2018 WL 2672343
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This case was not selected for publication in West’s Federal Reporter.
See Fed. Rule of Appellate Procedure 32.1 generally governing citation of judicial decisions issued on or after Jan. 1, 2007. See also U.S.Ct. of App. 9th Cir. Rule 36-3.
United States Court of Appeals, Ninth Circuit.
State of CALIFORNIA, Plaintiff-Appellee,
PICAYUNE RANCHERIA OF CHUKCHANSI INDIANS OF CALIFORNIA, AKA Distributees, a Federally Recognized Indian Tribe, Defendant-Appellant,
Picayune Rancheria of Chukchansi Indians of California, AKA New Tribal Council, Federally Recognized Indian Tribe, Defendant-Appellee.
No. 16-15096
Argued and Submitted April 10, 2018 San Francisco, California
Filed June 05, 2018
Appeal from the United States District Court for the Eastern District of California, Lawrence J. O’Neill, Chief Judge, Presiding, D.C. No. 1:14-cv-01593-LJO-SAB

Attorneys and Law Firms
William P. Torngren, Esquire, Deputy Attorney General, William L. Williams, Jr., AGCA-Office of the California Attorney General, Sacramento, CA, for Plaintiff-Appellee
Gary J. Montana, Attorney, Montana & Associates, Osseo, WI, for Defendant-Appellant Picayune Rancheria of Chukchansi Indians of California
James Qaqundah, Esquire, Steven J. Bloxham, Esquire, Attorney, Tim J. Hennessy, Esquire, Attorney, John M. Peebles, Esquire, Attorney, Fredericks Peebles & Morgan LLP, Sacramento, CA, for Defendant-Appellee Picayune Rancheria of Chukchansi Indians of California
Before: THOMAS, Chief Judge, FERNANDEZ, Circuit Judge, and EZRA,* District Judge.



Defendant-Appellants, individual members of the Picayune Rancheria of Chukchansi Indians of California Tribe (“the Distributees”), appeal the district court’s entry of judgment and permanent injunction, which enjoined the Tribe and its agents from certain conduct related to ensuring the health, safety, and welfare of the public with respect to the Tribe’s operation of its Chukchansi Gold Resort and Casino. The Distributees allege that the district court erroneously recognized a faction of tribal members as the rightful tribal leadership, and failed to recognize and defer to tribal court rulings regarding the makeup of the Tribal Council and its election.

We have jurisdiction pursuant to 28 U.S.C. § 1291 over the appeal of the district court’s judgment and permanent injunction. Because the parties are familiar with the factual and procedural history of the case, we need not recount it here.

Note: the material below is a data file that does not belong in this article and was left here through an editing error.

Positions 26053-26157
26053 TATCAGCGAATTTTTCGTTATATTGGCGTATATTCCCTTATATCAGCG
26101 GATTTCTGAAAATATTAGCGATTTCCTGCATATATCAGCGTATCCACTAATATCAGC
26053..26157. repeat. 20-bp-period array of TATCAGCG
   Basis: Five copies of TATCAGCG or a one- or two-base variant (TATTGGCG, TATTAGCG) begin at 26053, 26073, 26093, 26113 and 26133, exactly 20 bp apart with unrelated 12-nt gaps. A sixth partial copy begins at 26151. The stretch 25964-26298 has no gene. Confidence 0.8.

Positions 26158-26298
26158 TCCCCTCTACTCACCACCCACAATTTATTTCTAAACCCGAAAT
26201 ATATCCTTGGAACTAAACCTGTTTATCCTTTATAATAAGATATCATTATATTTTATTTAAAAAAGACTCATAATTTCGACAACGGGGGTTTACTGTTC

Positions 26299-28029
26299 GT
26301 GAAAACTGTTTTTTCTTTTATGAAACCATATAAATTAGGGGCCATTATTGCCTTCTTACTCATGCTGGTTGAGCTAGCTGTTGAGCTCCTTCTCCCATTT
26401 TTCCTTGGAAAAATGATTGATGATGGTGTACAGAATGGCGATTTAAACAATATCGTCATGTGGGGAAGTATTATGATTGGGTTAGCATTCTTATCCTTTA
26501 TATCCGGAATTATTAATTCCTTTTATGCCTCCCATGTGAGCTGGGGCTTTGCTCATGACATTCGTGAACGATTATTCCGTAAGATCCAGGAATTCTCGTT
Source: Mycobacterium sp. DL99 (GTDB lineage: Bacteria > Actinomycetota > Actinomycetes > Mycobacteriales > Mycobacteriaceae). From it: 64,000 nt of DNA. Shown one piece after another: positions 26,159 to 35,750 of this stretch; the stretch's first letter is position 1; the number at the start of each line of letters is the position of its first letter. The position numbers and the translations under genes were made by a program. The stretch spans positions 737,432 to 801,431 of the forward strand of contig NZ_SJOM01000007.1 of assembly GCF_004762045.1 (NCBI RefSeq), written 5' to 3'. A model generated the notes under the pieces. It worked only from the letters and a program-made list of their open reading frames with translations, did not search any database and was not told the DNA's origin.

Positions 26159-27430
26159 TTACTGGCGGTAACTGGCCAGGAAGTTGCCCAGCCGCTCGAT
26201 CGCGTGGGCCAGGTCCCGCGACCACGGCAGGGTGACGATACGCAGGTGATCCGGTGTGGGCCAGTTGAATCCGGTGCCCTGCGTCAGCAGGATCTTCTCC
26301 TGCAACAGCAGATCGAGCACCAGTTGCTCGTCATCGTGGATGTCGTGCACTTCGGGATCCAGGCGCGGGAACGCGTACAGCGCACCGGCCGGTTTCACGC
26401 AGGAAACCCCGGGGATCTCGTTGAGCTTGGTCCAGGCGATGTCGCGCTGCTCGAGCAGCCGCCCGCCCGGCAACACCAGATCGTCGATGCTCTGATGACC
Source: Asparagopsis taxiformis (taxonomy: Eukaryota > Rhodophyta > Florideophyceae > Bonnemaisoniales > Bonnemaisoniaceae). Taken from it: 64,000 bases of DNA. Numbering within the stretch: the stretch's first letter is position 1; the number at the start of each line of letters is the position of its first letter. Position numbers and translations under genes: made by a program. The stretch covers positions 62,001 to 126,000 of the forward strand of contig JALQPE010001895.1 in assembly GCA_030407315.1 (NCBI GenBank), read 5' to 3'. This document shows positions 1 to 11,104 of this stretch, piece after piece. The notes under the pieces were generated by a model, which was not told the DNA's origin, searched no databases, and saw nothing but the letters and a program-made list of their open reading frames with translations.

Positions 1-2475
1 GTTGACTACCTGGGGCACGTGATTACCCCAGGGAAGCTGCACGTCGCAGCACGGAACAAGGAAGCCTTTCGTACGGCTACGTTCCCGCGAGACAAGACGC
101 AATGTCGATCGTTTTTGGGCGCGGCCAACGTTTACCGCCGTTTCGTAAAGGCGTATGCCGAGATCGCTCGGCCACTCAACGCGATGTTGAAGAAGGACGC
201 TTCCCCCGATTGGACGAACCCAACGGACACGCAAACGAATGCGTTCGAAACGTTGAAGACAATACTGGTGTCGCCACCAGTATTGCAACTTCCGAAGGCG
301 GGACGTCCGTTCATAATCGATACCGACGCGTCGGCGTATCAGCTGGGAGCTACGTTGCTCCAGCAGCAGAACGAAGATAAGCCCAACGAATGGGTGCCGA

Contrary to Appellee’s assertion, the Distributees have standing to pursue this appeal because the district court enjoined “all groups claiming to constitute the tribal government,” which arguably forms the basis of the Distributees’ claim.

Nonetheless, the appeal fails on the merits. First, the injuries alleged by the Distributees, recognition of the Interim and New Tribal Councils and failure to recognize tribal court rulings, are not part of the district court’s decision. The district court did not determine which disputant tribal faction represented the rightful tribal council or leadership. Rather, the district court summarized the intra-tribal dispute among the factions, the actions taken by the BIA and the IBIA with respect to the 2010 Interim Tribal Council, and the October 2015 Tribal Council Election. Further, the tribal court rulings referenced by the Distributees were irrelevant to the issues before the district court: the Tribe’s compliance with the provisions of the class III gaming Compact between the Tribe and the State of California requiring the Tribe to ensure the public’s health, safety, and welfare in operating its Casino.

Because the district court did not recognize one faction over another, and did not err by failing to recognize tribal court rulings that were irrelevant to the issues before it, reversal of the district court’s judgment or permanent injunction would not redress or have a practical effect on the injuries alleged by the Distributees.

On the merits, the district court did not abuse its discretion in granting the injunction. The State of California sufficiently established irreparable harm in the danger that the continued conflict over the tribal casino operations posed to public safety. There were no adequate remedies at law. The balance of hardships favored the State. The public interest was served by the entry of a permanent injunction. The district court acted entirely properly.

All pending motions are denied as moot.


All Citations
--- Fed.Appx. ----, 2018 WL 2672343 (Mem)



The Honorable David A. Ezra, United States District Judge for the District of Hawaii, sitting by designation.


This disposition is not appropriate for publication and is not precedent except as provided by Ninth Circuit Rule 36-3.